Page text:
Legal Separation in Washington State
Washington State law does allow married couples to enter into a binding legal separation instead of an actual Dissolution of Marriage (divorce). Legal separation in Washington State allows you and your spouse to obtain a court approved Decree of Legal Separation. However, legal separation is not required before filing or obtaining a divorce in Washington.
Legal Separation vs Divorce
There are many reasons that spouses elect to get a Decree of Legal Separation instead of a divorce (or Decree of Dissolution of Marriage). In some circumstances, it may be due to religious reasons or one or both spouses opposition to divorce. In such circumstances, the couple may prefer to be legally separated. In other cases, the couple may not be certain that they want to end their marriage.
The most common reason a splitting couples choose legal separation is to make formal financial or child arrangements just as they would in an actual divorce. Legal separation allows a couple to legally split their property and debt. In addition, if a couple has children, legal separation, like a divorce, allows the couple to obtain court orders for child custody, support and visitation.
What is the process for a Legal Separation?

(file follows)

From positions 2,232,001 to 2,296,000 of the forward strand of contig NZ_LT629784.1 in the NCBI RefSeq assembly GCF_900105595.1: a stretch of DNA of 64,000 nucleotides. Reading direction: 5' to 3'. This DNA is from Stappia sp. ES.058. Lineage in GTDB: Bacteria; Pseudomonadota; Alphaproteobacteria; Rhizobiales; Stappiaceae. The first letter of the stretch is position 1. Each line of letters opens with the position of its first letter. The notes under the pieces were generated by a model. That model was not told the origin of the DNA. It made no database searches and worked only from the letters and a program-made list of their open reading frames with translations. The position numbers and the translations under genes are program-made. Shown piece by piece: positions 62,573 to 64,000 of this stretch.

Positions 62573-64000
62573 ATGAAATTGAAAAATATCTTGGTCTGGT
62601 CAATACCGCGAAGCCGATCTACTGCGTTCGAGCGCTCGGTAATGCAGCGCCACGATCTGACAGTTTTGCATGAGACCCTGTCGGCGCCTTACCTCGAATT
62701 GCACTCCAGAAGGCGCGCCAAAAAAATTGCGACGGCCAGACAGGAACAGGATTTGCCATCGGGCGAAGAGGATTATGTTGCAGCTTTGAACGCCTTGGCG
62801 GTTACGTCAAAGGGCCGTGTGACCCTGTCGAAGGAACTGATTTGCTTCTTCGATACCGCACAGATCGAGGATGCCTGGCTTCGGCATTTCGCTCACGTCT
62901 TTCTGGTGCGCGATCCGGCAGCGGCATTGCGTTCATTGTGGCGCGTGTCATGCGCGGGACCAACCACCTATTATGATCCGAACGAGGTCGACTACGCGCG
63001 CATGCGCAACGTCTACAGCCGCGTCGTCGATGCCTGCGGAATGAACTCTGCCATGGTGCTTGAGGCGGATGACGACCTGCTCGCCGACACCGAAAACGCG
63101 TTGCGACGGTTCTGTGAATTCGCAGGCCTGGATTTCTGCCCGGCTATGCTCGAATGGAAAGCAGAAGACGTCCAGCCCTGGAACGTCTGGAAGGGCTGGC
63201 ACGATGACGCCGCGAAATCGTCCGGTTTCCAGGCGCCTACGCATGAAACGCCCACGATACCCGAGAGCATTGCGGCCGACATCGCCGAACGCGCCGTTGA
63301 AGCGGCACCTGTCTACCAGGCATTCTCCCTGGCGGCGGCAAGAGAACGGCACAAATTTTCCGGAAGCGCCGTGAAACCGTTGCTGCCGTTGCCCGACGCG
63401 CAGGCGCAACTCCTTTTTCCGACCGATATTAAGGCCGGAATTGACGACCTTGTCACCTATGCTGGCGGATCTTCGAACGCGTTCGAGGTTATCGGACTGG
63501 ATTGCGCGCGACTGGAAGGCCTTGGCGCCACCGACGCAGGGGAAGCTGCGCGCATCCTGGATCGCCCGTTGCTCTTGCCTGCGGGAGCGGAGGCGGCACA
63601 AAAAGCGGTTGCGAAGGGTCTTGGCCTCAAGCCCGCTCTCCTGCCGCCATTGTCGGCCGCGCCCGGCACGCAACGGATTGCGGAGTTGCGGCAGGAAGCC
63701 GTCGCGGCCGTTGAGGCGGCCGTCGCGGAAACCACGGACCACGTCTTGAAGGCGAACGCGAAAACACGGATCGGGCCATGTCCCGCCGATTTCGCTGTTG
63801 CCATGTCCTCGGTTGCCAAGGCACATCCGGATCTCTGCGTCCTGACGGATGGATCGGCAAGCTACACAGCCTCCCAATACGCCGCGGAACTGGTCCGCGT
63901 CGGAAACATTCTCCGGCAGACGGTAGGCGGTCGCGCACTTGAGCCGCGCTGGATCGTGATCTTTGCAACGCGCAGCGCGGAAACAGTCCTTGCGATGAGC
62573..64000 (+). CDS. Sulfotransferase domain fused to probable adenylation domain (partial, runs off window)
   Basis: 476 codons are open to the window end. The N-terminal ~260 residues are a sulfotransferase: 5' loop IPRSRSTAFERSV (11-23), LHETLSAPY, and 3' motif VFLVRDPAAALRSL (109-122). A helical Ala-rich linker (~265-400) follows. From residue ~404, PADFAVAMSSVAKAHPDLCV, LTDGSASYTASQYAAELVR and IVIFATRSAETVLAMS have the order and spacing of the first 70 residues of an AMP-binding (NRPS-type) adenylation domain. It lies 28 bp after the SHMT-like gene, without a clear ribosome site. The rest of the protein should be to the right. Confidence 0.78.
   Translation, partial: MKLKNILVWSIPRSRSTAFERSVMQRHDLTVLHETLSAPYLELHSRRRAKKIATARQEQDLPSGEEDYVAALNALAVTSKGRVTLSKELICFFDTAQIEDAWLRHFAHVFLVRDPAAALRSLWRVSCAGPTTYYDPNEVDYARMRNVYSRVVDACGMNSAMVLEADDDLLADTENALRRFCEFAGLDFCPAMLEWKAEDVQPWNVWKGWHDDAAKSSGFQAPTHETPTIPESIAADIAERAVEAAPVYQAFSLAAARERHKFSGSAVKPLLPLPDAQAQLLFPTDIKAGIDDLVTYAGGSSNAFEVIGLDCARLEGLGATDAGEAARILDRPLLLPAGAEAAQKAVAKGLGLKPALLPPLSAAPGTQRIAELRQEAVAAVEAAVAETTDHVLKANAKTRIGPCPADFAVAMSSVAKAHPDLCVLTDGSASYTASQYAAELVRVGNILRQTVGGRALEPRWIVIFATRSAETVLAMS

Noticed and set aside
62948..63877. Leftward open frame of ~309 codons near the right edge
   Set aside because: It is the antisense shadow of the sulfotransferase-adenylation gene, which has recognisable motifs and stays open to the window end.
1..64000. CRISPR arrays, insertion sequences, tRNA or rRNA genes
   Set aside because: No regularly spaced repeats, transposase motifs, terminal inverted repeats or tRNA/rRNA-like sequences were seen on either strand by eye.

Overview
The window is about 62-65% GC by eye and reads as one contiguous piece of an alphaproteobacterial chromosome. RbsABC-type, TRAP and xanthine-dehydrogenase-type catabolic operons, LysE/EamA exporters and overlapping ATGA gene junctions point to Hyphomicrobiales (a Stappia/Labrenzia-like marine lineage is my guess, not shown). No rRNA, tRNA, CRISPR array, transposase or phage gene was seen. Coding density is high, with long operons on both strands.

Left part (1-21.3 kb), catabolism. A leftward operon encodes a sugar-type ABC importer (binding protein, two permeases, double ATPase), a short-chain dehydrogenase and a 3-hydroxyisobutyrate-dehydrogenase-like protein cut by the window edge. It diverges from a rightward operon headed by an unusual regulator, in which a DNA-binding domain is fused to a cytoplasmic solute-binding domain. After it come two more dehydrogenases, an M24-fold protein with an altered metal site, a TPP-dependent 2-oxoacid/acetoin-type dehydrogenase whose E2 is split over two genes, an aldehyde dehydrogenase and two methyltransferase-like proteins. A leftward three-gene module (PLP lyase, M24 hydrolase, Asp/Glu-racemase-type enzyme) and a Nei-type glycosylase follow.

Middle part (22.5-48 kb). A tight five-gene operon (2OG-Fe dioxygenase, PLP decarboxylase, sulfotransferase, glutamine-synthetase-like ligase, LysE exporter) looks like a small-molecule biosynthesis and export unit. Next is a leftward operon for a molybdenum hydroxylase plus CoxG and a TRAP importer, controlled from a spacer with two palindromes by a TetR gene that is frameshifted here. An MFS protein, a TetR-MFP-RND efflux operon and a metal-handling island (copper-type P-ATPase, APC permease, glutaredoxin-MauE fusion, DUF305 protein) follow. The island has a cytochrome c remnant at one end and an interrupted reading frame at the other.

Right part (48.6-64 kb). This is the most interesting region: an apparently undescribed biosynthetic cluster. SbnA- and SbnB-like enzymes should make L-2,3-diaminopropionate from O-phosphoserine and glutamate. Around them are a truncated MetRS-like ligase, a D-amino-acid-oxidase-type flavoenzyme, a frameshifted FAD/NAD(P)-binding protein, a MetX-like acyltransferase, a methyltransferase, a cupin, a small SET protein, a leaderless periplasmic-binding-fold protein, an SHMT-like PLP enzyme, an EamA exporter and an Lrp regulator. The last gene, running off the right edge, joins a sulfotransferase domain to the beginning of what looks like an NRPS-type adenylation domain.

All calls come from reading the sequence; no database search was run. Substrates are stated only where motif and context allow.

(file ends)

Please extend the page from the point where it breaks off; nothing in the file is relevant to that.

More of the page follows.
The process for Legal Separation is very similar to an uncontested divorce. The primary difference is that the legal documents vary and the initial request to the court is different. The final Decree from the court is a Decree of Legal Separation instead of a Decree of Dissolution of Marriage.
Can we use Washington Divorce Online?
Provided your situation meets the requirements, spouses seeking a legal separation in Washington may use Washington Divorce Online to obtain a legal separation. You can use the link at the bottom of the page to determine if you qualify for the online service.
What do we do if we decide later that we want a divorce in Washington State?
A Decree of Legal Separation can be converted to a Decree of Dissolution of Marriage (divorce). If the court has already granted the Decree and one of the spouses wishes to convert the Legal Separation to a divorce, a motion can be made with the court to convert the legal separation to a divorce. However, this motion to convert can only be filled after six months has passed. Either spouse may make the motion to the court. Both spouses do not have to agree in order to convert a legal separation to divorce. However, the spouse filing the motion must provide legal notice to the other spouse. (After one year, legal notice isn't technically required, but many judges in several counties will still require the legal notice be provided to the other spouse.)
What do we do if we decide later that we want to reconcile and no longer be legally separated?
Provided both spouses agree, a legal separation can be undone. If the legal separation has already been approved by the court, and both spouses wish to reconcile and revive the marriage without having to formally remarry, then a Motion to Vacate Decree of Legal Separation can be filled. Once the court approves same, it is as if the legal separation never occurred.
If the legal separation case is only pending with the court, and the court had not yet approved the legal separation, the spouses can request that the case be dismissed. Since the court never granted the legal separation in Washington State, it would be as if the legal filing never occurred.